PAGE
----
Wow, this book is really fascinating. Using examples from science to business to terrorism, Ramo explains why America's long-time perspective on foreign and domestic policy is no longer ideal or even functional given the complexity of the modern world.
The author describes physicist Per Bak's sandpile theory: a pile of sand looks fairly stable, but adding just one grain of sand can cause an avalanche -- or nothing at all. The idea is that despite outward appearances, there are countless variables hidden from sight within the pile that determine its stability. Many situations in the modern world are like that sandpile -- we cannot anticipate or predict what will happen next because things are happening that we can't see. That being the case, we can't expect simple solutions to be successful.
Ramo says we must develop resilience to deal with the unknown, unpredictable problems of the future. This has a major impact on domestic policy. For example, we can't predict what sort of biological attack a terrorist might launch on the United States, but by developing strong national healthcare we can have an ideal system in place for dealing with whatever might happen.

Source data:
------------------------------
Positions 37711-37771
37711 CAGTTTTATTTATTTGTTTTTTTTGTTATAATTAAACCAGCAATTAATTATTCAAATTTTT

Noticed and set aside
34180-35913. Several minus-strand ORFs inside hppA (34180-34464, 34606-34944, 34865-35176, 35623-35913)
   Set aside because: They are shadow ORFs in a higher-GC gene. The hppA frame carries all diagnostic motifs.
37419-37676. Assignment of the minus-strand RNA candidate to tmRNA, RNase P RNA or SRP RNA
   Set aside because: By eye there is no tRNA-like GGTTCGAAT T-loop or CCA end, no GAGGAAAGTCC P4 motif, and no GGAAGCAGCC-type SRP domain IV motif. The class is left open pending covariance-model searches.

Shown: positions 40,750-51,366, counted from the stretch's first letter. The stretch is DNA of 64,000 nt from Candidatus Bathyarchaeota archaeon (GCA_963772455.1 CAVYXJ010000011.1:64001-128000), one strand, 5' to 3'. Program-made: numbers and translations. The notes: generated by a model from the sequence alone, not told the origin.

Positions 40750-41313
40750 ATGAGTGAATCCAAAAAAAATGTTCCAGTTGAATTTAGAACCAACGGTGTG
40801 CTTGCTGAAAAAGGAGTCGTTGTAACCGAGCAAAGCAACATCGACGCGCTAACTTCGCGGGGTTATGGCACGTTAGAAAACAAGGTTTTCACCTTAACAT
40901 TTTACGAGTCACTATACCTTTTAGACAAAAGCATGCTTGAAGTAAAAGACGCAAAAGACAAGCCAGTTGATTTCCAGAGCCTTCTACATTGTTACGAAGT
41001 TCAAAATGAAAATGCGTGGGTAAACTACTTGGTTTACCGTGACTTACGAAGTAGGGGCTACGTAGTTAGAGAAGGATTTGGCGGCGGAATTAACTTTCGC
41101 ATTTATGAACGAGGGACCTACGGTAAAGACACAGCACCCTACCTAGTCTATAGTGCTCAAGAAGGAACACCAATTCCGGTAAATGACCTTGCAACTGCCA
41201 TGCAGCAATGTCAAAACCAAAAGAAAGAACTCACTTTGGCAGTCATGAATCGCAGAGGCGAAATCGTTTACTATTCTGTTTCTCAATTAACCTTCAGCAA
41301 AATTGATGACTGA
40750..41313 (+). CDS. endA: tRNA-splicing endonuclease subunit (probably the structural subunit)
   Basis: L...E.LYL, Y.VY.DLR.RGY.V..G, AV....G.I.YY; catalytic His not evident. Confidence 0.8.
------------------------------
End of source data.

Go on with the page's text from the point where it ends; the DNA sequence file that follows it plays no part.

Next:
This is really complicated stuff that Ramo is discussing, but The Age of the Unthinkable is surprisingly readable. As Publisher's Weekly puts it, the author seems more like a dinner companion than a lecturer. Alas, by the end of the book, my understanding was still a bit hazy. I'm not sure what could be done about that, though. For the author to offer more specifics for action would seem to go against the spirit of his thesis. One cannot be explicit about the unknown.